Mainstream Measles Mongers

If you’ve been following reporting from mainstream media outlets lately you could not have missed the flurry of stories about the resurgence of the measles in Canada or the US. Stern-looking public health officials with wrinkled brows are quoted as saying we’re about to be swallowed by a highly infectious disease that is vaccine-preventable. Apparently this is the next BIG thing to worry about. 

Or maybe not. 

By the old marketing adage that “You don’t sell the steak, you sell the sizzle,” you can almost hear the char broilers firing up in with measles stories like these ones: 

Newsweek: Migrant Measles Cases Spark Fear of a Wider Outbreak

This CBC story: How concerned should we be about measles? 

The Toronto Star: Measles rates are “skyrocketing!” 

The Vancouver Sun: Measles in Canada: What to know about rising cases and increased vaccine hesitancy.” Noting measles outbreaks in Europe and Canadian health officials are “worried that spring break could reintroduce the highly-infectious virus to Canada.”

From The Sun (UK): “Parents to protect their children from measles surge as millions ‘at risk.’” 

I have not done an exhaustive analysis of current measles coverage, but from the dozen or so stories I have seen, the reporting seems to contain surprisingly consistent take-home messages: Measles is deadly, outbreaks are caused by too many unvaccinated children, and so we need to give more vaccines to everyone. Some conclude with: We need mandatory measles vaccination policies. No room for nuance there. 

Then the scientific literature such as this paper concludes with the following statement: 

Measles continues to pose a substantial and preventable health care burden, with serious complications, hospitalization and inpatient mortality.

In other words, be scared. Be fearful, and run, don’t walk, to the next clinic offering you or your kid a measles shot because you might not be up-to-date. 

What all these stories lack, typical of media outlets surfing a fear-mongering narrative, is a sense of context, a short splash of history, and even a toe-dip into the arithmetic of measles. Trigger Warning: I intend to discuss some math below.

How far back do you have to go in British Columbia, a Canadian province of 5 million people, to see what measles looks like? The last case in BC was apparently in 2019 but you have to go back to 2018 to see a report from the BC Centres for Disease Control report on the matter. The short report makes illuminating reading. 

There were 6 cases of measles that year, in a population of 5.1 million. (math alert: Hence if you lived in BC you had a 1 in 850,000 chance of catching measles that year). There were no measles deaths. What do we know about the six cases reported? Of those six cases half were fully immunized with two shots, one had one, and one had a history of “childhood vaccines.” So maybe one could conclude that 4 to 5 of those 6 had some level of measles immunization. Hmmm. What is going on?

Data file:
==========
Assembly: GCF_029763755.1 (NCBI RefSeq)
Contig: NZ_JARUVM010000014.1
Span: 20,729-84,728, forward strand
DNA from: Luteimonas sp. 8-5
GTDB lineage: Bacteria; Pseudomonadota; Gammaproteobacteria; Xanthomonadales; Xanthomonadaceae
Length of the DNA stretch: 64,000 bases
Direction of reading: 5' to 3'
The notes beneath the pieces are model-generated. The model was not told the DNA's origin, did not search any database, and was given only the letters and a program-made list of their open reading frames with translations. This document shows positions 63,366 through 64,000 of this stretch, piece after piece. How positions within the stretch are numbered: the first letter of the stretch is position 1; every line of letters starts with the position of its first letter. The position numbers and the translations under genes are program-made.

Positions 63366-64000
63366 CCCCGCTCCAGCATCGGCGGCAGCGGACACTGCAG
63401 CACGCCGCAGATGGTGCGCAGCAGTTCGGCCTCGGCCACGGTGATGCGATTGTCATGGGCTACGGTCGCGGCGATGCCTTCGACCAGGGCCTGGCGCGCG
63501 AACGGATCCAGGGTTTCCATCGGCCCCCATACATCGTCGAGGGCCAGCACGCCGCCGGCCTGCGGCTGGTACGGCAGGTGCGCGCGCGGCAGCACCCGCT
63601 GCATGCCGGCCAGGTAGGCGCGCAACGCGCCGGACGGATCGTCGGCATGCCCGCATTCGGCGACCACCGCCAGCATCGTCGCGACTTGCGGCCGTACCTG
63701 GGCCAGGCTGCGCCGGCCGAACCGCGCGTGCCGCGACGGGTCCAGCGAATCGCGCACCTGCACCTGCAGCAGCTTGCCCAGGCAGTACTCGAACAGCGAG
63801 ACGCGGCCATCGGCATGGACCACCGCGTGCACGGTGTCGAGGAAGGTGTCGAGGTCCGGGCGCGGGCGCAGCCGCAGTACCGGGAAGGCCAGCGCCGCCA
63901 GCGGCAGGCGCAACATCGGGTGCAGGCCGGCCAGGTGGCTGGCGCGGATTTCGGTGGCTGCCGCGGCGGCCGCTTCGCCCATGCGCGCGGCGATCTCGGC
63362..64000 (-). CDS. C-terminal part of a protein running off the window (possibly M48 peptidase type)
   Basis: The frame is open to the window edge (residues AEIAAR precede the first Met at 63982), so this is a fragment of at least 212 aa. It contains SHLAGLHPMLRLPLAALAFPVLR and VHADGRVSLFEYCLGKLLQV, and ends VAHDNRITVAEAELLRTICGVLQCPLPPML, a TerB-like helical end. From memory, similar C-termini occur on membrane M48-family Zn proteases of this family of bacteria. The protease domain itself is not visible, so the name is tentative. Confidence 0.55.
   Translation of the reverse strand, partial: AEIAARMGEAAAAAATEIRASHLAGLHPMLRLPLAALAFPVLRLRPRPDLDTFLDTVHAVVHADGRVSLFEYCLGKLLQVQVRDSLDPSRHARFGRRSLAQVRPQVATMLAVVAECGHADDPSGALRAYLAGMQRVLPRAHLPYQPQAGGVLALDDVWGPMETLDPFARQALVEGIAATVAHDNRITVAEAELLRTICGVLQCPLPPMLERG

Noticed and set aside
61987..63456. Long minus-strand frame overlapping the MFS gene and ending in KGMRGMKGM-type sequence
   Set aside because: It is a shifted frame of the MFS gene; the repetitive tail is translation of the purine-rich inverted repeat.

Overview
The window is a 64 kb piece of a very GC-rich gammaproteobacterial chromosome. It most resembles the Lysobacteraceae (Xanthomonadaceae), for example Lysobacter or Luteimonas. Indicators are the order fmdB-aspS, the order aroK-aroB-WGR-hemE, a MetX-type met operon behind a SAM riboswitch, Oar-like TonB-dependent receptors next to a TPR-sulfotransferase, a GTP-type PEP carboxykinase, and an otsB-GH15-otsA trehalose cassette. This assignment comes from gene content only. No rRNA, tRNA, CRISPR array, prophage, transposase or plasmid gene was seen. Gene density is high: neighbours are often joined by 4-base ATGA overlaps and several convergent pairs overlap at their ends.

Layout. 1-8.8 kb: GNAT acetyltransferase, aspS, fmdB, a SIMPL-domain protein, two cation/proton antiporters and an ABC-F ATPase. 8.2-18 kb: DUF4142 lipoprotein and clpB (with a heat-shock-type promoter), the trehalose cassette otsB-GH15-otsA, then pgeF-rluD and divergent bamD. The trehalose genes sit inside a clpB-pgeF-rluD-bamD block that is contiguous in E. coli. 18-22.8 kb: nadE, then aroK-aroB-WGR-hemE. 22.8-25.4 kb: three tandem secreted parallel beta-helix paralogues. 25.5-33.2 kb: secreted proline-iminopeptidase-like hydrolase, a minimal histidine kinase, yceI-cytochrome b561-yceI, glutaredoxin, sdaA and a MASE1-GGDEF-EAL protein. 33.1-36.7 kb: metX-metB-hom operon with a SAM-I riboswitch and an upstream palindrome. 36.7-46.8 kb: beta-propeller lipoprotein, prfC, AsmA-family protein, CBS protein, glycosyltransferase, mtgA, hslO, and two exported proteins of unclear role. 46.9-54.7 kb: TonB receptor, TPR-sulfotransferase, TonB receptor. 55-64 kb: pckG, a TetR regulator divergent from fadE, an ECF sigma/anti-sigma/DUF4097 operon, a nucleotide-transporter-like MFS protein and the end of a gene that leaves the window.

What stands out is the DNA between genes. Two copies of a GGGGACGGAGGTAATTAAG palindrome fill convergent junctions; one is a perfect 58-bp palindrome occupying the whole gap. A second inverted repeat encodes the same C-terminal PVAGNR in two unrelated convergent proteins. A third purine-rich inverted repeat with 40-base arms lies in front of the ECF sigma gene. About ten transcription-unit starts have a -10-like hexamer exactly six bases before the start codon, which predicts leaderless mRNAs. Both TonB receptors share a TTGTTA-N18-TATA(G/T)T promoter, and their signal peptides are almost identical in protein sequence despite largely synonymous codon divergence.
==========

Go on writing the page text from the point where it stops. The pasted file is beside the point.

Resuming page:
A Bit of History

Those of us born before 1970 with personal experience pretty much all agree that measles is a big “meh.” We all had it ourselves and so did our brothers, sisters, and school friends. We also had chicken pox and the mumps and typically got a few days off school. The only side effect of those diseases was that my mom sighed heavily and called work to say she had to stay home to look after a kid with spots. 

It’s hard to find what the death rate from measles was in Canada before the measles vaccine was released in the early 1960s but if we take the US as a proxy, in 1955 there were 345 measles deaths in the US population of 165 million. (math alert: that’s a one in 478,000 chance of dying of measles in the pre-vaccine era). 

Lots of people got measles back then as did me and my brother and sisters, but very few died. Other reports note that the US death rate from measles, pre-vaccine was about 1 in 10,000 but this is likely to be an exaggeration because back then our parents who had a kid with a fever and a rash wouldn’t have gone to the doctor or reported it to the government. In other words, the 1 in 10,000 number only refers to the ten thousand people sick enough to have their case reported to the government or hospitalized. The true death rate in the entire population is likely much, much lower. How many of our moms phoned the government or even the doctor if the kid had spots and a fever? Almost none I’d conjecture.